Capt. Brad Philipps returns to the bountiful waters of Guatemala and closes in on 40,000 career billfish releases.

Sitting on the flybridge with Capt. Brad Philipps at the wheel, pulling baits and teasers across Guatemala’s offshore grounds—the most productive billfish waters in the world—I keep thinking about lions. “You don’t want to be a male lion,” the 53-year-old South African had said the night before as we ate fresh wahoo under a palapa at his Billfish Inn.

Young male lions are pushed out of the pride and forced to live and hunt alone or in small groups, Philipps explained. Half of them don’t reach adulthood. If they do survive, the males will seek out an alpha to battle in hopes of taking over a pride. Alpha males must fight for their standing day after day. Their time on top is brutal and brief. While the life of a charter captain is far more comfortable than that of a male lion, I see vague similarities, battling a constant onslaught of obstacles such as boat issues, weather days and fuel prices. It takes determination, passion and hard work to stay on top.

Fishing with Philipps in Guatemala isn’t just fun; it will make you a better angler.

Photo: Mark Hatter

For more than two decades, Philipps has been an alpha lion of this fishery, amassing unthinkable billfish releases along with hardware and accolades—he has won The Billfish Foundation’s Top Overall Release Captain award 16 times. In 2016, his best year, boats he captained released 3,671 billfish in Guatemala and another 42 blue marlin in Cape Verde. It was the best season ever seen in the offshore fishing world until this past year, when the crew on Big Oh released an astounding 4,057 billfish.

When Covid hit, Philipps, his Guatemalan wife, Cindy, and their two children, Lyndsey and Darren, went to South Africa, where they own Toro River Lodges, a safari operation inside Makalali Game Reserve in Gravelotte. For three long years, Philipps was out of the offshore game. The 2023 season was meant to be his triumphant return to Guatemala, and anglers who had logged some incredible days with Philipps couldn’t wait to fish with him again. When he reached out and said he had a cancellation this past winter, I couldn’t say no. He invited me and our mutual friend Eros Cattaneo, owner of Bluefin USA apparel and the head of Alutecnos rods and reels, to spend a couple of days on the water and visit the Philipps’ property in the colonial city of Antigua.

Capt. Brad Philipps and his crew average 16 billfish releases a day when fishing conventional gear.

Photo: Mark Hatter

For Philipps, resuming the charter operation wasn’t easy. It took a lot of work and money to get his 40-foot Gamefisherman, Decisive, up to snuff after all that time on the hard. And months away from his family, who stayed in South Africa, took a toll. But when a blue marlin materialized behind a bridge teaser and zigged across the spread like an Olympic sprinter, the enthusiasm and drive of a much younger Brad Philipps emerged. The charismatic captain has still got it.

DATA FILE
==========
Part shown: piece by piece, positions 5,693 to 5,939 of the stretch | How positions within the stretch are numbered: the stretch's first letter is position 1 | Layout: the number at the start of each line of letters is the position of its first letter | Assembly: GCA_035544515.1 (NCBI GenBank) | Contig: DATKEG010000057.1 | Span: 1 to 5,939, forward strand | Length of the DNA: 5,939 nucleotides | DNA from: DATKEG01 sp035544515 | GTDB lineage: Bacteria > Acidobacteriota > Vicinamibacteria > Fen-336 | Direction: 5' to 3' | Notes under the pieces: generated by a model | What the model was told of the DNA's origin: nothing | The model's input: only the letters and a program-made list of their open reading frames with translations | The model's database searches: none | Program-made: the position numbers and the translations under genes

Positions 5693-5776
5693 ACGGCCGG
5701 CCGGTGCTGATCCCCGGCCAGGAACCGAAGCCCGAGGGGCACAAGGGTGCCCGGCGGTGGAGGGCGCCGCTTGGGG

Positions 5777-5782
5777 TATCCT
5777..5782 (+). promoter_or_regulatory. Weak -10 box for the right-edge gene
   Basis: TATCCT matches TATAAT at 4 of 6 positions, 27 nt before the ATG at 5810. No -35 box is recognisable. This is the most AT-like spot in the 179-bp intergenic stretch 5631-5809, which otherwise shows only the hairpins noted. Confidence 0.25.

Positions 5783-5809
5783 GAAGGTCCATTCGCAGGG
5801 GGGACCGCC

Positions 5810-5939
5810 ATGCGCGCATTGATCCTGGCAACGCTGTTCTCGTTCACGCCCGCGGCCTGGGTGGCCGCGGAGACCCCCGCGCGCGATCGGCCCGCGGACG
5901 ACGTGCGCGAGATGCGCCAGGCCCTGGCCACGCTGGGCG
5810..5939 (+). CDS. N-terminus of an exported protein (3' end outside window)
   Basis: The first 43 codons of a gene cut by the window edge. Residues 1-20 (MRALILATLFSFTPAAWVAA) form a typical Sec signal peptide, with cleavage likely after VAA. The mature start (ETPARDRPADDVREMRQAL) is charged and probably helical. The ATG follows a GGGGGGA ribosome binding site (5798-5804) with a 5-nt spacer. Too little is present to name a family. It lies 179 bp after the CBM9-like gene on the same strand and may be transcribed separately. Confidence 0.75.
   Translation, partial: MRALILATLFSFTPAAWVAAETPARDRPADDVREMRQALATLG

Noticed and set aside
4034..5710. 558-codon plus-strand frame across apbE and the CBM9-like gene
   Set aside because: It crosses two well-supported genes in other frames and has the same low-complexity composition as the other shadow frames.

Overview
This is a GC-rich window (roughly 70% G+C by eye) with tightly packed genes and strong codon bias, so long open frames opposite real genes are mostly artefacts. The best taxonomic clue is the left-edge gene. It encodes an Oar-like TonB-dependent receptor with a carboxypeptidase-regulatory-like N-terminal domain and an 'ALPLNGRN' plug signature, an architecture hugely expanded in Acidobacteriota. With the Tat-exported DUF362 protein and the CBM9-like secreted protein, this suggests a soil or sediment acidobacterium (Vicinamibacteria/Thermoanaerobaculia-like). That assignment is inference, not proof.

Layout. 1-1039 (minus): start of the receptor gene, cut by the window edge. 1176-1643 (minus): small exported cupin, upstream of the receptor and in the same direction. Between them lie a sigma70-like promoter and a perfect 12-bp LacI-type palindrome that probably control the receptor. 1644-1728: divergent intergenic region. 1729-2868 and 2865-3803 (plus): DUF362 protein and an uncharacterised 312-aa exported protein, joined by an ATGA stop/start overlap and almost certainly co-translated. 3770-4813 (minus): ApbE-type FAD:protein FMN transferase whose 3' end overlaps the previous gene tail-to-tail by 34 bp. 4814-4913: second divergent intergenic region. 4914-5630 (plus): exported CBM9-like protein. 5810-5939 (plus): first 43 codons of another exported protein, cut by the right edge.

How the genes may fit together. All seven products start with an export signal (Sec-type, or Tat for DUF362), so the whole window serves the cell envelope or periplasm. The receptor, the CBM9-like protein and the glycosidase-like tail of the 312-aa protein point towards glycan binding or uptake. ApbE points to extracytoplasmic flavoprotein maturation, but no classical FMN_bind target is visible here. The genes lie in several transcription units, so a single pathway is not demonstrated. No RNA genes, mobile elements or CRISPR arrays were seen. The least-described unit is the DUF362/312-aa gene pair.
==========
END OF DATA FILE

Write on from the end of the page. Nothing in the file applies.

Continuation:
“You’ve got to hang on to that youthful exuberance, that passion,” he says when asked about the 10-hour days on the boat. “If you are not absolutely hooked on this game, you are not going to manage it. It’s going to transfer. Your anglers are going to see it. You have to wake up every day with enthusiasm.”

A Long Journey

Growing up in South Africa, Philipps took an unconventional path to Guatemala. He began his fishing career launching “ski boats,” outboard-powered fishing boats, from the beach into the surf. The main target was snapper, but Philipps craved larger fish. “I used to dream of owning or captaining a ski boat,” he says. “I’d say, if I could catch one sailfish or a blue marlin every now and again, I’d be lucky.”

After serving in the military and graduating from college, Philipps began traveling to fishing hot spots around the globe. He met Tim Choate in Bom Bom, a small island off Equatorial Guinea, in the mid-1990s and spent a year running a boat for him in Brazil. An angler and entrepreneur, Choate was one of the first people to establish charter operations in Costa Rica and the Galapagos. Choate recognized the potential of Guatemala and opened Fins ’n Feathers in the late 1990s. The lodge quickly grew to prominence and put this fishery on the map. In 2000, Choate brought Philipps to Guatemala to run Pelagian, a classic 37-foot Rybovich. The boat is still in Guatemala, now captained by Jeffrey Garcia, one of Philipps’ former mates.